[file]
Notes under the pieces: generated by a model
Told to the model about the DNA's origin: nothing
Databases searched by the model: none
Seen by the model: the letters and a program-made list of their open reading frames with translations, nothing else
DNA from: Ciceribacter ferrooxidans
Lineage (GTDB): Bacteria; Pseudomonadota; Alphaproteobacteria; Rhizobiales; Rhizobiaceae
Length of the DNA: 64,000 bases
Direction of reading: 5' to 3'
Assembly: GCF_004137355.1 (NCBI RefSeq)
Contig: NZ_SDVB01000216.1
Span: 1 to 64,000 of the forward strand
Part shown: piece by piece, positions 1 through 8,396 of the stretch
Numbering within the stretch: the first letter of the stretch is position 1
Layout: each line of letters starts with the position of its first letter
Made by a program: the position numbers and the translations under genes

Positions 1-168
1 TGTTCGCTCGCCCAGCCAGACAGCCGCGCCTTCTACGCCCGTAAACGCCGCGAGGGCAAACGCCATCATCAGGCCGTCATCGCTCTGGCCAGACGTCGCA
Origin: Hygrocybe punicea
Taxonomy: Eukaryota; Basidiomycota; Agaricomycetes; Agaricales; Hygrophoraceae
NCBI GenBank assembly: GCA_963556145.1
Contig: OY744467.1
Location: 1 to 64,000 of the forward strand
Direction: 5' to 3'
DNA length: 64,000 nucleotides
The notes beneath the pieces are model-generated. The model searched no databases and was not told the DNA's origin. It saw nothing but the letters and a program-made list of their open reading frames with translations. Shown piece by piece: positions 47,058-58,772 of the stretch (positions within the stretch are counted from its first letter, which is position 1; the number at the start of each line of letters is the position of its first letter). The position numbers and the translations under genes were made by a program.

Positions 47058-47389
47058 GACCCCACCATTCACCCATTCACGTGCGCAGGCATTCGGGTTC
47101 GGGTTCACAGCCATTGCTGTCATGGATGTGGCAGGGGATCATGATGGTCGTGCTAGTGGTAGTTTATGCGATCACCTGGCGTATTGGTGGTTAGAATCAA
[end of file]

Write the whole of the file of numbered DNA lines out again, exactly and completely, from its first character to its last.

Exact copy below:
Notes under the pieces: generated by a model
Told to the model about the DNA's origin: nothing
Databases searched by the model: none
Seen by the model: the letters and a program-made list of their open reading frames with translations, nothing else
DNA from: Ciceribacter ferrooxidans
Lineage (GTDB): Bacteria; Pseudomonadota; Alphaproteobacteria; Rhizobiales; Rhizobiaceae
Length of the DNA: 64,000 bases
Direction of reading: 5' to 3'
Assembly: GCF_004137355.1 (NCBI RefSeq)
Contig: NZ_SDVB01000216.1
Span: 1 to 64,000 of the forward strand
Part shown: piece by piece, positions 1 through 8,396 of the stretch
Numbering within the stretch: the first letter of the stretch is position 1
Layout: each line of letters starts with the position of its first letter
Made by a program: the position numbers and the translations under genes

Positions 1-168
1 TGTTCGCTCGCCCAGCCAGACAGCCGCGCCTTCTACGCCCGTAAACGCCGCGAGGGCAAACGCCATCATCAGGCCGTCATCGCTCTGGCCAGACGTCGCA
Origin: Hygrocybe punicea
Taxonomy: Eukaryota; Basidiomycota; Agaricomycetes; Agaricales; Hygrophoraceae
NCBI GenBank assembly: GCA_963556145.1
Contig: OY744467.1
Location: 1 to 64,000 of the forward strand
Direction: 5' to 3'
DNA length: 64,000 nucleotides
The notes beneath the pieces are model-generated. The model searched no databases and was not told the DNA's origin. It saw nothing but the letters and a program-made list of their open reading frames with translations. Shown piece by piece: positions 47,058-58,772 of the stretch (positions within the stretch are counted from its first letter, which is position 1; the number at the start of each line of letters is the position of its first letter). The position numbers and the translations under genes were made by a program.

Positions 47058-47389
47058 GACCCCACCATTCACCCATTCACGTGCGCAGGCATTCGGGTTC
47101 GGGTTCACAGCCATTGCTGTCATGGATGTGGCAGGGGATCATGATGGTCGTGCTAGTGGTAGTTTATGCGATCACCTGGCGTATTGGTGGTTAGAATCAA